While the incumbent, Mr. Ajimobi hopes to return because of the popularity of the APC in the South West as well as his achievements, analysts believe his disapproval outside Ibadan zone may work against him.
Mr. Ajimobi’s choice of cabinet members and his romance with different peer groups in the state are smart moves that could place him on a higher pedestal than the other candidates. But his chances may be narrowed if Mr. Ladoja and Mr. Akala, who was once his (Ladoja) deputy, form a coalition to fight the APC.
With the votes from the 11 council areas in Ibadan zone shared between the incumbent, Mr. Ladoja and Mr. Teslim, a coalition with Mr. Akala from Ogbomosho, who is also said to have a firm grip of Oyo North Senatorial District, could decide the winner of the election.
Apart from having immense popularity in his senatorial district, Mr. Akala has a foothold in Ibadan zone having served as deputy governor and later governor of the state. So all things being equal, he will get quality votes from the zone and could spring a surprise on the PDP and APC which are considered more popular in the state.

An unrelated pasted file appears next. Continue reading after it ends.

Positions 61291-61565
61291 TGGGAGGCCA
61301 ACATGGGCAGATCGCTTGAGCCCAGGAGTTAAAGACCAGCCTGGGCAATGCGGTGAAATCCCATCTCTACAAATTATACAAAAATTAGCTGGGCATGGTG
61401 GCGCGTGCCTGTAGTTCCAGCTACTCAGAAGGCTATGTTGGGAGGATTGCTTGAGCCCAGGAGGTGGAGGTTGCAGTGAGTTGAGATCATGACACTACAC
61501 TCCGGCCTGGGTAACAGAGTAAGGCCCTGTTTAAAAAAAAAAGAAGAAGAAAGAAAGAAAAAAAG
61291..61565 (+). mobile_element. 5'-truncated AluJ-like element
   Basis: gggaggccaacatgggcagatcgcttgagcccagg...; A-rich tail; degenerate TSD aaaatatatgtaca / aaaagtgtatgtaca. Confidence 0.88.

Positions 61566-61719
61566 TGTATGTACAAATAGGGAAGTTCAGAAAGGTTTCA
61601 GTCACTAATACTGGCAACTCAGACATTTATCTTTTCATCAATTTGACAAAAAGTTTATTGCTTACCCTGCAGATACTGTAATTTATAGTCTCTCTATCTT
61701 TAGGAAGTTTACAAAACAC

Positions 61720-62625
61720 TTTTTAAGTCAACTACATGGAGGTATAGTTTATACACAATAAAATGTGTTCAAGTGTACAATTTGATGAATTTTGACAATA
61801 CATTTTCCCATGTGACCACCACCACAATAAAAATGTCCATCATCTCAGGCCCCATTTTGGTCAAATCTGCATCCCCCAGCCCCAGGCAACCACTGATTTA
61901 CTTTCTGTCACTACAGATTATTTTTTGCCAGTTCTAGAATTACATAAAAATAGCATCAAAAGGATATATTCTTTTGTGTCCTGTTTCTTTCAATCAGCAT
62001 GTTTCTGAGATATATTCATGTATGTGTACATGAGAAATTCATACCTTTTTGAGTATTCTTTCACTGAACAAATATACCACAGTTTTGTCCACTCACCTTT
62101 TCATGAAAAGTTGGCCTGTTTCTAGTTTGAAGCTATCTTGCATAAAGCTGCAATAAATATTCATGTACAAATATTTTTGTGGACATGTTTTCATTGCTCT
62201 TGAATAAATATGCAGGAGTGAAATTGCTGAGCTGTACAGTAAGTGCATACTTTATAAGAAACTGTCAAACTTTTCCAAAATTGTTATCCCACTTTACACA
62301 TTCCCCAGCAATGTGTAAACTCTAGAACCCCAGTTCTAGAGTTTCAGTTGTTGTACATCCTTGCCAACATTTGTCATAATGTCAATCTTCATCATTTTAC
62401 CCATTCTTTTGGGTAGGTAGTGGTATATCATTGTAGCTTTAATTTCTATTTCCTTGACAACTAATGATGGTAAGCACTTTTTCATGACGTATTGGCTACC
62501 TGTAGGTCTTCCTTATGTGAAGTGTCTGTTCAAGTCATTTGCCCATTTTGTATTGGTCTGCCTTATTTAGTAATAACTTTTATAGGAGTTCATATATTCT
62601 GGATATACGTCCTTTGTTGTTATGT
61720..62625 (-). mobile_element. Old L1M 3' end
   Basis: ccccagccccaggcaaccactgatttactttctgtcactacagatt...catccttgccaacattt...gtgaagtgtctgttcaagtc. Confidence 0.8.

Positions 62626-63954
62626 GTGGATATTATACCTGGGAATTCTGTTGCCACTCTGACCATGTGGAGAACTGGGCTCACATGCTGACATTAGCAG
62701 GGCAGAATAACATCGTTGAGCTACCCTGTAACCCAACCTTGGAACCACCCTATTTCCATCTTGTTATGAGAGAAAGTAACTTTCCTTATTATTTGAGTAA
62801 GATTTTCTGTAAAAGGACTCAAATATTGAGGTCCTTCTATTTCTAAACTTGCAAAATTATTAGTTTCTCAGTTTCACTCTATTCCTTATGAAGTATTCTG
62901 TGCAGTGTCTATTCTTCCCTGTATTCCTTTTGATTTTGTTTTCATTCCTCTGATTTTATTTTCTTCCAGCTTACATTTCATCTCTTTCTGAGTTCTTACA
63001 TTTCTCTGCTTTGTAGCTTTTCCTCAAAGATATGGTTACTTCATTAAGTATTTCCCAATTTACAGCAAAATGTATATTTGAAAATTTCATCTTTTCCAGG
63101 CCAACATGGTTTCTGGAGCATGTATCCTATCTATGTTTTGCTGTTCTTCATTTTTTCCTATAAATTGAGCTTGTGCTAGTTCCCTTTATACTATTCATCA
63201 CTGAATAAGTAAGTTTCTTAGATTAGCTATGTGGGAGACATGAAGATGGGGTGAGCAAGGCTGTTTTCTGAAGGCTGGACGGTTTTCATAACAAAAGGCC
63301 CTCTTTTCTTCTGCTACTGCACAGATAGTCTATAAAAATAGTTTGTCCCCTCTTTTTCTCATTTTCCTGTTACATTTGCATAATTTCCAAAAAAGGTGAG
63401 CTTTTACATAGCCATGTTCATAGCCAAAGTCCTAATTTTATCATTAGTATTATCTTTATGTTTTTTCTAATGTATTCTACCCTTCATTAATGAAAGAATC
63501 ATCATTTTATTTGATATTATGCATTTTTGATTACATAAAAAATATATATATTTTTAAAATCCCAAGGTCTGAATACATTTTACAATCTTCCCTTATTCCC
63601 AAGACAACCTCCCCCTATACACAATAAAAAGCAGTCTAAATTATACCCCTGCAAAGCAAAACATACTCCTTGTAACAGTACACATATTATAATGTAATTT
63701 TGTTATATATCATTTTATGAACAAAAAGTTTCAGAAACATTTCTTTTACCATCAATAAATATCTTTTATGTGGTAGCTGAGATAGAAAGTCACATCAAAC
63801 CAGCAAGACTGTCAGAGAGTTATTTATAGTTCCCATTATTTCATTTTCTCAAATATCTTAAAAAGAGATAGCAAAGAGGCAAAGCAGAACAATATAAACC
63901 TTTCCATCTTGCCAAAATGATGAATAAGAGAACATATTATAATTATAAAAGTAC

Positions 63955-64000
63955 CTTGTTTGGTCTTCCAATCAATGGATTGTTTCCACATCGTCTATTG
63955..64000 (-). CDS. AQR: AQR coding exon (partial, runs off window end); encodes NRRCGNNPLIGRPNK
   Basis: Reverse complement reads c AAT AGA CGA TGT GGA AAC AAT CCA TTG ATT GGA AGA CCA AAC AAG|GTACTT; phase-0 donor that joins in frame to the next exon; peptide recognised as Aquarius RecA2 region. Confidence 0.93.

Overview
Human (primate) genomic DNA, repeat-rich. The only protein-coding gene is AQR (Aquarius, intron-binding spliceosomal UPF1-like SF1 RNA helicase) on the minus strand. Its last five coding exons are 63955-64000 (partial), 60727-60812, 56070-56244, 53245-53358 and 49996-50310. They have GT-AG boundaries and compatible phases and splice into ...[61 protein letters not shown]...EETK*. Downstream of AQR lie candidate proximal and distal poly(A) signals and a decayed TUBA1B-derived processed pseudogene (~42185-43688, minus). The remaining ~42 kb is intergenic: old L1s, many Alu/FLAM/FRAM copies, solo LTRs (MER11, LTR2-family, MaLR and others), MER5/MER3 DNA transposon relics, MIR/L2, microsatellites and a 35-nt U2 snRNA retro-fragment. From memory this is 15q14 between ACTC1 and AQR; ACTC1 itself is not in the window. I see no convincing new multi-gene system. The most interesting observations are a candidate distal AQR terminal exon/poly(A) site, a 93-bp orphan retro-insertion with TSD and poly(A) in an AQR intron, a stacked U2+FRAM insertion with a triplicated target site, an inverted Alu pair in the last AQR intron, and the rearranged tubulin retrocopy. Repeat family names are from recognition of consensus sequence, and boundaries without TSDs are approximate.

Mr. Akala had contested the PDP primary but when the ticket went the way of the former Senate leader, he immediately switched to LP, where he was readily handed the party’s flag.
The Ogbomosho-born politician rode to power on the back of late Mr. Adedibu when he emerged as deputy to Ladoja in 2003. He became governor in 2006, following the impeachment of his boss but was sacked through a court ruling which nullified the impeachment. The “Baba of Amala politics” however, bulldozed the way for him to return as governor in 2007, only to be stopped by the single term myth in 2011.